Milwaukee — One of the major health hazards of modern living -- high cholesterol -- can be dramatically improved by eating foods our primate ancestors commonly dined on, according to study today in the Journal of the American Medical Assn.
The so-called ape diet was so effective at lowering LDL cholesterol (the bad kind) that it worked as well as a cholesterol-lowering statin drug.
The vegetarian diet contains healthy doses of soy protein, oats, barley, nuts, fiber, vegetable oils, and fruits and vegetables -- the same foods that many pill-popping Americans routinely avoid.
The study's authors acknowledge that the real-world effectiveness of the diet will have to be tested in routine living situations where people make their own meals on a regular basis. Compliance was easier for those in the study because the foods were pre-packaged and delivered to their homes.
Still, the findings were dramatic.
The study followed 46 people with high cholesterol for one month. All were put on diets that have been shown to lower cholesterol.
One group ate a low-fat diet with lots of whole-wheat cereals. A second group ate the same diet, but also took the cholesterol-lowering drug lovastatin, also known as Mevacor.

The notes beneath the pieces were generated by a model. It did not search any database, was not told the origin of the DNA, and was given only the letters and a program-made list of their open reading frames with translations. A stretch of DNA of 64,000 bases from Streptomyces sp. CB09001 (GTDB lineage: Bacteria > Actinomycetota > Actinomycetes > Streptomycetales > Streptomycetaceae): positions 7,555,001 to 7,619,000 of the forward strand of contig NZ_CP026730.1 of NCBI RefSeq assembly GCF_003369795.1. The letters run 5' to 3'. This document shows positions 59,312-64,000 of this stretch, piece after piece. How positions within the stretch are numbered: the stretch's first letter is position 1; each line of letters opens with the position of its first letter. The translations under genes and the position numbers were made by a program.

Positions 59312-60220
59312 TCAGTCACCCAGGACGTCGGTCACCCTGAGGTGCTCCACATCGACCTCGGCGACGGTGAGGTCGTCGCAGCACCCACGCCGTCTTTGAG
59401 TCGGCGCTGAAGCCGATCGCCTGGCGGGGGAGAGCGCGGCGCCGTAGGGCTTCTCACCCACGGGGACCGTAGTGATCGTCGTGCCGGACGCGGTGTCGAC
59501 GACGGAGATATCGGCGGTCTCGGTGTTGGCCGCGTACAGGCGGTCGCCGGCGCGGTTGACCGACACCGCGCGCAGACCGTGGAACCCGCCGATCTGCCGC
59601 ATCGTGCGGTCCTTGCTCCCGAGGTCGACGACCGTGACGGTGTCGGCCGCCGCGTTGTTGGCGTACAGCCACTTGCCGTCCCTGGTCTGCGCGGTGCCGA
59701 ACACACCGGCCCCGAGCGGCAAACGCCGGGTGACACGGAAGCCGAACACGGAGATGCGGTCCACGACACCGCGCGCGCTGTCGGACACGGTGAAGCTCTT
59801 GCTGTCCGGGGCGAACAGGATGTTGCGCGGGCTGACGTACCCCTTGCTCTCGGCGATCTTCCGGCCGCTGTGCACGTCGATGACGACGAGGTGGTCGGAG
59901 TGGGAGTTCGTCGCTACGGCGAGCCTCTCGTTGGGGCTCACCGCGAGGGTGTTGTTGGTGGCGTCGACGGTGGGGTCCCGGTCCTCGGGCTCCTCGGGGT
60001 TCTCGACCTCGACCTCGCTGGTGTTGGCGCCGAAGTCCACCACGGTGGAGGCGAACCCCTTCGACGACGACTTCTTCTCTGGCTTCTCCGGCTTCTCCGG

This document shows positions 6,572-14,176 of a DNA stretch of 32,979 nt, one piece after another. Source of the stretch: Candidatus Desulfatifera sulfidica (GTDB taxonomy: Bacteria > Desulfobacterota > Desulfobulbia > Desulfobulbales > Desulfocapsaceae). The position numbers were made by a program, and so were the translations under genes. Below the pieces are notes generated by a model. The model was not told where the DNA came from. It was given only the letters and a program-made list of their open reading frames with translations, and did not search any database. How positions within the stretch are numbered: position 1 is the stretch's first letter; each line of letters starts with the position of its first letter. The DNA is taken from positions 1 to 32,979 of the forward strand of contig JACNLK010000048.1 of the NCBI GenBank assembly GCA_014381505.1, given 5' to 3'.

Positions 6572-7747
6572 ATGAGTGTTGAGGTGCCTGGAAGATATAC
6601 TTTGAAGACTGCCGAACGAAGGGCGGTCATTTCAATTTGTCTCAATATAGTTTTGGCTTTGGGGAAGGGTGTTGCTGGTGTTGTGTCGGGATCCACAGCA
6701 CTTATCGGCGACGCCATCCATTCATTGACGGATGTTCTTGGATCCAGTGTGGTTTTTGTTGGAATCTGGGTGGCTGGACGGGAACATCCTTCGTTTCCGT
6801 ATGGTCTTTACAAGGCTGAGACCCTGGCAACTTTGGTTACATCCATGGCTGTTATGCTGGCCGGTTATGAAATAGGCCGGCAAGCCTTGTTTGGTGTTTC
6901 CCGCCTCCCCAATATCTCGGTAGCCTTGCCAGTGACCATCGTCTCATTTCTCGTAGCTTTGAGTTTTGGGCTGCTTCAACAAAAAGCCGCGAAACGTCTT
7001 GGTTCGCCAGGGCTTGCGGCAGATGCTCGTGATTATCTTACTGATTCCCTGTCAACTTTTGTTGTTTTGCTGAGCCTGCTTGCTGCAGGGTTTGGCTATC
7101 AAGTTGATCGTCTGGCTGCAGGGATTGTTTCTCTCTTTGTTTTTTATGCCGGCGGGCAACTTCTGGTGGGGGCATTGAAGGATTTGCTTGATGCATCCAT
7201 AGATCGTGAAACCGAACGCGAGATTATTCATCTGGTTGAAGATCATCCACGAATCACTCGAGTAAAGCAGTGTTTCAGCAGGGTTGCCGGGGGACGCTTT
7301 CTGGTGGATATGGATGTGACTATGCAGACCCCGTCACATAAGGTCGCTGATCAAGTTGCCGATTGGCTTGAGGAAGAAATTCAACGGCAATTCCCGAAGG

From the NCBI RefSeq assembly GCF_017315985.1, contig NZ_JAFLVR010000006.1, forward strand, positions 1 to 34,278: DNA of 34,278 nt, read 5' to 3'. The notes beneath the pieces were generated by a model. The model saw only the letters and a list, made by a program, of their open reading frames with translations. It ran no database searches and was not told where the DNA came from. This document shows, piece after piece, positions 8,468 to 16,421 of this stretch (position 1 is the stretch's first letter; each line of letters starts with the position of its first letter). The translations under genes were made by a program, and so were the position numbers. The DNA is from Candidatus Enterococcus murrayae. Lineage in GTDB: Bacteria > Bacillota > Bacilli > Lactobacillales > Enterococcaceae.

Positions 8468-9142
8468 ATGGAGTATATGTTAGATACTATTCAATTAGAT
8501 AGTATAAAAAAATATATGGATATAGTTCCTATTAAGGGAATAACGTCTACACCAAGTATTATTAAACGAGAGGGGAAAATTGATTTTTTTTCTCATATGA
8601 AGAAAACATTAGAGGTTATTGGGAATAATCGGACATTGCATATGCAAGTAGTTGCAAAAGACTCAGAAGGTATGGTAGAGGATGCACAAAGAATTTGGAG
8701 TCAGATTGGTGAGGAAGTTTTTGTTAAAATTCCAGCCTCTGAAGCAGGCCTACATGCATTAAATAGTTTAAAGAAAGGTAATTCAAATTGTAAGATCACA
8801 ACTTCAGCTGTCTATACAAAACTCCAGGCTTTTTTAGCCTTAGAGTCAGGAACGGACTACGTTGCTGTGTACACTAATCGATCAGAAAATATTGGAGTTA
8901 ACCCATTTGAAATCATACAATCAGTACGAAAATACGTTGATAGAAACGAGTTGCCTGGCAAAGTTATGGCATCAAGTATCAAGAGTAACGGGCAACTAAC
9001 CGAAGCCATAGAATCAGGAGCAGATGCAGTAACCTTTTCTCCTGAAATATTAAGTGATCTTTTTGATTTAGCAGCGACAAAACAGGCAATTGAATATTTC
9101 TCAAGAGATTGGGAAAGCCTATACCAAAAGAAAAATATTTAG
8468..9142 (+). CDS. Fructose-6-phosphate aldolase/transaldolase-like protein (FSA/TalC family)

The third group ate the ape diet. It differed from the other diets in that it included large amounts of soy protein, such as soy milk and tofu; soluble fiber, such as oat bran and barley; nuts; and plant sterols. Plant sterols are cholesterol-lowering compounds found in plants that now are being put into some margarines.
All of the groups saw substantial decreases in their cholesterol, but the ape diet performed nearly as well as the low-fat diet plus the statin drug.
The diet got that name because it is believed to be similar to many of the foods primates ate 5 million years ago, said the study's lead author, David Jenkins, a professor of nutritional sciences at the University of Toronto.
The ape diet lowered LDL cholesterol 28.6 percent, compared with 30.9 percent for the statin group and 8 percent for the low-fat only group.
It also lowered triglycerides -- another type of unhealthy fat found in the blood -- and blood pressure.
Equally impressive was a 28 percent drop in C-reactive protein, a substance found in the blood that is a sign of inflammation and possible heart disease. The statin group had a 33 percent drop.
The fact that diet alone can produce results that are as dramatic as the main pharmacological weapon against high cholesterol will surprise most doctors, said Patrick McBride, a professor of medicine and director of preventive cardiology at the University of Wisconsin Medical School in Madison.
"They need to see this," he said.
Because most statins are not available in generic form, they are not readily affordable for many people who don't have prescription drug coverage.
The ape diet's effectiveness probably is due to its combining of four different known cholesterol-fighting foods: soy protein, nuts, soluble fiber and plant sterols.
Jenkins said people on the diet actually said they felt full and satisfied.
"These are foods that people like to eat," he said. "They aren't just made up in a lab."